Journal of Abnormal Child Psychology

, Volume 23, Issue 2, pp 267–279

Biased attention in childhood Anxiety disorders: A preliminary study


  • Michael W. Vasey
    • Department of PsychologyThe Ohio State University
  • Eric L. Daleiden
    • Department of PsychologyThe Ohio State University
  • Laura L. Williams
    • Department of PsychologyThe Ohio State University
  • Lisa M. Brown
    • Department of PsychologyThe Ohio State University

DOI: 10.1007/BF01447092

Cite this article as:
Vasey, M.W., Daleiden, E.L., Williams, L.L. et al. J Abnorm Child Psychol (1995) 23: 267. doi:10.1007/BF01447092


This study provides preliminary tests of two hypotheses: (1) Anxiety-disordered children show an attentional bias toward emotionally threatening stimuli, and (2) normal controls show an attentional bias away from emotionally threatening stimuli. Twelve children, 9 to 14 years of age, with primary diagnoses of anxiety disorder were compared with 12 normal controls matched for age, gender, vocabulary level, and reading ability. Subjects completed a reaction time task that measured visual attention toward threatening versus neutral words. The anxious group showed the predicted attentional bias toward threat words. However, controls did not show the predicted bias away from threat words. These results are the first showing that biased attentional processing occurs among clinically anxious children. The potential role of such an attentional bias in childhood anxiety disorders and future direction for research are discussed.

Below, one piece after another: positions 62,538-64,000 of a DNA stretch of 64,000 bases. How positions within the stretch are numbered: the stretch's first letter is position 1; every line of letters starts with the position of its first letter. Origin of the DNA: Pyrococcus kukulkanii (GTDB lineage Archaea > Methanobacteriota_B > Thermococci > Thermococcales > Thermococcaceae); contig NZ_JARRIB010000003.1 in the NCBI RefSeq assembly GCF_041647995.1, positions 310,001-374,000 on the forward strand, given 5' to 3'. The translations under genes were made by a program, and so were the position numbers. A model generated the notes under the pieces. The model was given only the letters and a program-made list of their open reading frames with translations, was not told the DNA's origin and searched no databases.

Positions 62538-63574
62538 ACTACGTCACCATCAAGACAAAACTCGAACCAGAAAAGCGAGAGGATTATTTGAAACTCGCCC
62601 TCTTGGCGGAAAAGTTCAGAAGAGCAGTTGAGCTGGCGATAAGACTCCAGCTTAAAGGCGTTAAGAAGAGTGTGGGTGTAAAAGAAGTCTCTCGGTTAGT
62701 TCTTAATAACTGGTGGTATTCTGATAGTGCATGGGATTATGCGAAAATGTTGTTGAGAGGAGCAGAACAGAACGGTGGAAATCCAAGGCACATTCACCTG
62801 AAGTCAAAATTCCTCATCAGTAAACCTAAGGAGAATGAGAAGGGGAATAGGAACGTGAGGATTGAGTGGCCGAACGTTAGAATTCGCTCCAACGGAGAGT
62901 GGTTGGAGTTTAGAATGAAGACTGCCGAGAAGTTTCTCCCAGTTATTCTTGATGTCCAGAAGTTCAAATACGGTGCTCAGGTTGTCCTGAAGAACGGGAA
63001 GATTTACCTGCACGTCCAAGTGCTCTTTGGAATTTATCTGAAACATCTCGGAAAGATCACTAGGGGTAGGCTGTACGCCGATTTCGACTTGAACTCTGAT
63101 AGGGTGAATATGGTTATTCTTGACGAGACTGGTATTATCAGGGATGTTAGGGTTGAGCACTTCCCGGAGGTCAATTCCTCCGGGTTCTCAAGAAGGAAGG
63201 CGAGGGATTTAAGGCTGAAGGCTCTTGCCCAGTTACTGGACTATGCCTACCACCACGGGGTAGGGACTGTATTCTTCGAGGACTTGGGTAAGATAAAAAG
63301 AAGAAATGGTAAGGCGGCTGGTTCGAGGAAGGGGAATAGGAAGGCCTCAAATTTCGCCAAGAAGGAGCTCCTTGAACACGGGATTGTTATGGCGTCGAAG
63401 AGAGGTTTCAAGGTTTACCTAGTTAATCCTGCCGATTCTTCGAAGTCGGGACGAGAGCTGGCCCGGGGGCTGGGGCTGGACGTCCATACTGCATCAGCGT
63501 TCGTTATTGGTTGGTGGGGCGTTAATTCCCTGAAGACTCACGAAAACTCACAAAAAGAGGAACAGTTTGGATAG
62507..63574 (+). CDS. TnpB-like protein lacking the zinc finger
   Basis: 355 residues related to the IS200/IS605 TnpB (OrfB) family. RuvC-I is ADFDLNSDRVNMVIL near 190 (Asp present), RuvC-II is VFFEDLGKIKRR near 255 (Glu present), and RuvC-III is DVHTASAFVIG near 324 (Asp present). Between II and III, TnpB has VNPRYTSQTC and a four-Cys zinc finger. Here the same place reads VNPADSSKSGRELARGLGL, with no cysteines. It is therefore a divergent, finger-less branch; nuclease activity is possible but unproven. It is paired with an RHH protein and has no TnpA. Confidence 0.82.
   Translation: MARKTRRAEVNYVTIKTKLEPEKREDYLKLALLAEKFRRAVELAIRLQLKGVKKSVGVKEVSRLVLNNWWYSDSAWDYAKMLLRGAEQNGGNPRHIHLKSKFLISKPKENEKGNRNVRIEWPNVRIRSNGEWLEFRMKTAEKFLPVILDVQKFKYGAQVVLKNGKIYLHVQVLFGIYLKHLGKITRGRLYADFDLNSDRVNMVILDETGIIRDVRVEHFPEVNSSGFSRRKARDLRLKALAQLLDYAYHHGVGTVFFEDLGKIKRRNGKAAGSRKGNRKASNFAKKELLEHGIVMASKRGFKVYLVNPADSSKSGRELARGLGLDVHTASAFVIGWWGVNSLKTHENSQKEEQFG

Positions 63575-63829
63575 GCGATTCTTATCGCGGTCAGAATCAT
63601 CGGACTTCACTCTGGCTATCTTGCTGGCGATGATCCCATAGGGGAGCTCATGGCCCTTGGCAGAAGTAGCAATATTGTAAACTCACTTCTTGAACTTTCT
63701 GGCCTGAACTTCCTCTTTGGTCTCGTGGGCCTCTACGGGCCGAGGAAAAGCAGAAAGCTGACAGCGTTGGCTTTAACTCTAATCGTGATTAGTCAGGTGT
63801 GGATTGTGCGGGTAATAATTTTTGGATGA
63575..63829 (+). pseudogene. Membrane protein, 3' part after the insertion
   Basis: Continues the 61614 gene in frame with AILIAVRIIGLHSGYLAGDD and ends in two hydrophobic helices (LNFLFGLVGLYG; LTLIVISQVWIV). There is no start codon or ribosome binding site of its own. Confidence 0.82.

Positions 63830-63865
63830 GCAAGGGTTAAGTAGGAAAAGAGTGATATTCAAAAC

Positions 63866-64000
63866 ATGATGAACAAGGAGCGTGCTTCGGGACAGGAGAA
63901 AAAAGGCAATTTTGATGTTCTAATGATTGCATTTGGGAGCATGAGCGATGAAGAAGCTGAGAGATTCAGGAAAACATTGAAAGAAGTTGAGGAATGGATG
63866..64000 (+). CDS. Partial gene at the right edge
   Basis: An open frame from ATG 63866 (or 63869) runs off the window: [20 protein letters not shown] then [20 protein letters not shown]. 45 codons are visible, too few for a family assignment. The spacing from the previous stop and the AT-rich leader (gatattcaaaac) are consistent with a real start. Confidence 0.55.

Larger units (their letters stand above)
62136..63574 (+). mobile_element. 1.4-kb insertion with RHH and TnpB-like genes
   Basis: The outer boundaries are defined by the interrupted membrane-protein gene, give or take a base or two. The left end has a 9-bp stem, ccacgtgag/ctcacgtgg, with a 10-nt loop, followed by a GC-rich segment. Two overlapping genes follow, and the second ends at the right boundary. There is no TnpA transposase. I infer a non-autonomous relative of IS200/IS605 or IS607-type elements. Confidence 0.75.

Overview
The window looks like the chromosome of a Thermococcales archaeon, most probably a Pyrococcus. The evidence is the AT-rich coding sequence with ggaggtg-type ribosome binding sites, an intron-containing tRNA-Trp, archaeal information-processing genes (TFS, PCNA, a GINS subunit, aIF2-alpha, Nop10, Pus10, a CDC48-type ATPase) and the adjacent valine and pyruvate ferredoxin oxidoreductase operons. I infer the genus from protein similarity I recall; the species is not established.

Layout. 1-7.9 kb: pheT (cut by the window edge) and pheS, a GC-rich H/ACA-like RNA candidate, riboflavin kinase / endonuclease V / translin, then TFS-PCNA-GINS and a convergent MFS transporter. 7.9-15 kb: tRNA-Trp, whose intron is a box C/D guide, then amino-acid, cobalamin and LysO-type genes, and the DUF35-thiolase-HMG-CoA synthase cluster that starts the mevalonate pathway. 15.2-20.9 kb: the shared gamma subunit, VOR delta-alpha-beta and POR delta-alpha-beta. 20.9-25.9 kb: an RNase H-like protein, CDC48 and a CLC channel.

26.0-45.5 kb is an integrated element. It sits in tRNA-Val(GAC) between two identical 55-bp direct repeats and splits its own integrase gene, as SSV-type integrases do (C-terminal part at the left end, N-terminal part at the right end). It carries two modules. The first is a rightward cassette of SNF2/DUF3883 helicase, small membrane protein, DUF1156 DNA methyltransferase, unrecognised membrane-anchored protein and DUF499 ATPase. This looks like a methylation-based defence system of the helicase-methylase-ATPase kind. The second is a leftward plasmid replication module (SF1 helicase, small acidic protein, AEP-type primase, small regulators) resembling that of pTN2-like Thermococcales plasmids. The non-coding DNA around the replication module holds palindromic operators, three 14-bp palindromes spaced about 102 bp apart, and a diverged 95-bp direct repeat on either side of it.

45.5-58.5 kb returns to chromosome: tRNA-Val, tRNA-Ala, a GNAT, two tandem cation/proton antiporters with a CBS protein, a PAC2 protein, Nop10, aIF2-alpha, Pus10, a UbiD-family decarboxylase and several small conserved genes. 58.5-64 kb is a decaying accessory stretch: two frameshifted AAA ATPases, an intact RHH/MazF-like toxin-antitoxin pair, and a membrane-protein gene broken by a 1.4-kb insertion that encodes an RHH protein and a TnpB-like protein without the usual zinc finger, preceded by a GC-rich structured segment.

Copyright information

© Plenum Publishing Corporation 1995